Tuesday, January 04, 2005
Christmas Eve with the Jellies and Seahorses
Jelly (not Jellyfish)
I had an odd Christmas Eve. I didn't plan it that way, but as most of you probably remember, it was a nightmare of a travel day for those flying. Between the horrible midwestern storm, a fair amount of agents calling in sick, cranky luggage workers, as well as it being a huge travel day, a couple of airlines just fell apart. When I arrived at my gate (after not being able to find it due to the non-working screens), they were already asking for volunteers to take a later flight. After talking to my family and other lucrative negotiations with the airline, I agreed to take a flight four hours later. Fortunately, this all worked out fine and I got home that same evening, unlike other stories I heard where people never got to go home at all, or their luggage was lost, etc.
With four hours to wait for the next flight, a T pass to anywhere in the city, and no real interest in hanging out at the airport, I pondered my options. Revere Beach is quite close to the airport, but being on the beach with a suitcase seemed problematic. Did I have time for a foodquest in East Boston? Again, the suitcase factor seemed a problem. And then I remembered, the New England Aquarium, just two t-stops away, has a show about Jellies (not jellyfish as they aren't fish) that I'd been wanting to see. I'm not that into fish, but I'd seen some jellies at another aquarium and could barely tear myself away from their tank. So off I went to see some new ones. And the suitcase factor wasn't even a problem as I was able to park my suitcase in the Aquarium's stroller park. I highly recommend this as an alternative to sitting around at the airport if you ever have a long layover -- although be prepared to drop $15 to get in.
I took some photos of the jellies which I'm posting here. I just find their undulations and colors to be mesmerizing. Some even generated their own light, which was this wonderful irridescent glow that even the folks at Disney would never have thought up. I learned some depressing facts about them as well: mostly that their population is increasing rapidly because of global warming, which means a decrease in lots of other kinds of fish populations which are preyed upon by the jellyfish. Sigh. Once again, it's all our fault.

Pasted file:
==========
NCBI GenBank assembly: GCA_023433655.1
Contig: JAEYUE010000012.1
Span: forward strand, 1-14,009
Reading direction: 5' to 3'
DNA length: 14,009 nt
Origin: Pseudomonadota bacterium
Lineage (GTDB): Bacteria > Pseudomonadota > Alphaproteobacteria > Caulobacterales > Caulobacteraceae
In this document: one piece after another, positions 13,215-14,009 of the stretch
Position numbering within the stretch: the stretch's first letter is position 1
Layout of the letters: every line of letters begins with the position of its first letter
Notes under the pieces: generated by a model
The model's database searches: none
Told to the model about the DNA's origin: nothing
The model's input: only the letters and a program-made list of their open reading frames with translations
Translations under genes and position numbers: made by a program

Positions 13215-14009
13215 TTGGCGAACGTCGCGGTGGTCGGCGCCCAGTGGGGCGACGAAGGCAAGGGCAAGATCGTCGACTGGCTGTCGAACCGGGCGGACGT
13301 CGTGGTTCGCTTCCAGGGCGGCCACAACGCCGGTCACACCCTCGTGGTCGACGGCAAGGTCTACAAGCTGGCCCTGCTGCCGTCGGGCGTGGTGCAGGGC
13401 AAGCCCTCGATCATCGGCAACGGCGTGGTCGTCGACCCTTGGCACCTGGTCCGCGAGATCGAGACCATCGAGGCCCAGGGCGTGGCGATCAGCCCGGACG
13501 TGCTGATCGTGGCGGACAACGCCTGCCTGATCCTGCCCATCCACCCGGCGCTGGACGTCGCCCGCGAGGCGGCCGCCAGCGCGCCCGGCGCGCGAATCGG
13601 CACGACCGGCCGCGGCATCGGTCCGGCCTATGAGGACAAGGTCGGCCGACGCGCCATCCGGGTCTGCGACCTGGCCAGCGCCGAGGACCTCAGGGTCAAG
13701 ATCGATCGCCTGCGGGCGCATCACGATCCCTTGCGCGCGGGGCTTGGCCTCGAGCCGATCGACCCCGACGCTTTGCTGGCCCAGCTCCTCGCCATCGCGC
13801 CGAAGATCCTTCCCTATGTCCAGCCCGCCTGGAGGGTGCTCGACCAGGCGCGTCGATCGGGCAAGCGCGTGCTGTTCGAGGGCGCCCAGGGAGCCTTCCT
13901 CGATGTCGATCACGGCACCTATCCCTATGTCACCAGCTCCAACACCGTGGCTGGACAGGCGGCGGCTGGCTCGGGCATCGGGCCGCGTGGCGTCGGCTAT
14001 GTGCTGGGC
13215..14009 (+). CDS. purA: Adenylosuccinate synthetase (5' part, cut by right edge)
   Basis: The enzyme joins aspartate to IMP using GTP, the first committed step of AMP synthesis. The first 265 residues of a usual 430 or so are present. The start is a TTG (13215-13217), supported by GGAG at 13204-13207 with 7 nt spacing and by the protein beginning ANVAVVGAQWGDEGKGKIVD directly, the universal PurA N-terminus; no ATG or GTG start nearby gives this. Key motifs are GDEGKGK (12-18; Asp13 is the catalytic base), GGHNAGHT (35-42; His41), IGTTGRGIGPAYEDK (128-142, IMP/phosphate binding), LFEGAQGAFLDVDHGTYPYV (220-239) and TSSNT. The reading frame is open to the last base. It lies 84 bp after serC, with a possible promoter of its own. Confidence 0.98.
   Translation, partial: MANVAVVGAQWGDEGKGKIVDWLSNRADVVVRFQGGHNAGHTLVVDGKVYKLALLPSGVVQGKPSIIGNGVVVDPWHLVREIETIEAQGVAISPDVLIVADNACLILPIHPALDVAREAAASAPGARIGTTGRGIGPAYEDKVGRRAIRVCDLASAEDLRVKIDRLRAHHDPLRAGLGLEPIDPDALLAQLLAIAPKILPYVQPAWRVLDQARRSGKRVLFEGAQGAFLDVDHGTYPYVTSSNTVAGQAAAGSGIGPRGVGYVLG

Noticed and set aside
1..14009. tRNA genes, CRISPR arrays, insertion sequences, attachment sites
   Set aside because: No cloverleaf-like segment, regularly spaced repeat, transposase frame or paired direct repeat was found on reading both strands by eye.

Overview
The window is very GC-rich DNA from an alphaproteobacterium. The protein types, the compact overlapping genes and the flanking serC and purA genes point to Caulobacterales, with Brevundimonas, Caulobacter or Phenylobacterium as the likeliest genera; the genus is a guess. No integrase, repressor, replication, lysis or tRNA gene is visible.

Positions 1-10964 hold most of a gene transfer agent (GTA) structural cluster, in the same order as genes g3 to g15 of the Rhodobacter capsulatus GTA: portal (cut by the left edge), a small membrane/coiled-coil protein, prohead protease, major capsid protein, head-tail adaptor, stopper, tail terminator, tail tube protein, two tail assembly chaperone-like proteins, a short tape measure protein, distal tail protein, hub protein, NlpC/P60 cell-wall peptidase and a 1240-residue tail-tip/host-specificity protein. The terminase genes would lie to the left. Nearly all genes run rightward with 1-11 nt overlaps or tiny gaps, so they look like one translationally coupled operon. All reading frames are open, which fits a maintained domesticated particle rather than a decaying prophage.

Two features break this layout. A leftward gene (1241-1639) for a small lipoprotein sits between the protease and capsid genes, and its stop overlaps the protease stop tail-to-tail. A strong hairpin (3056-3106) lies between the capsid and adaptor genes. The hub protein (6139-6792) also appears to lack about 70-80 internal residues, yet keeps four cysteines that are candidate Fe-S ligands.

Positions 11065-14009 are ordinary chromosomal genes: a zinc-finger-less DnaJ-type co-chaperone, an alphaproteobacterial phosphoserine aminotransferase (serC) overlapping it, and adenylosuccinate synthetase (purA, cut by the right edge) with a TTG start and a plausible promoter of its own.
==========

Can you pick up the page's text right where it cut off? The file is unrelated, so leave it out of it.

I also saw my first seahorses outside of a textbook and they are just as wild as the jellies. Apparently, seahorses ARE fish (unlike jellies). You really don't need science fiction -- we've got plenty of freaky stuff that already exists. The seahorses really do look like dragons. The ones in the photo at the bottom (Leafy and Weedy Seadragons they are called) had such elaborate limbs, such incredibly ornamented bodies that they looked like living jewelry. I was just entranced watching them move. The photos really do not do these creatures justice. And I haven't even talked about the noisy blue penguins or the giant turtle feeding!
So I went back to the airport all wowed and agape and refreshed for my flight home. It was a weird way to spend Christmas Eve, but definitely magical in its own way.
Leafy and Weedy Seadragon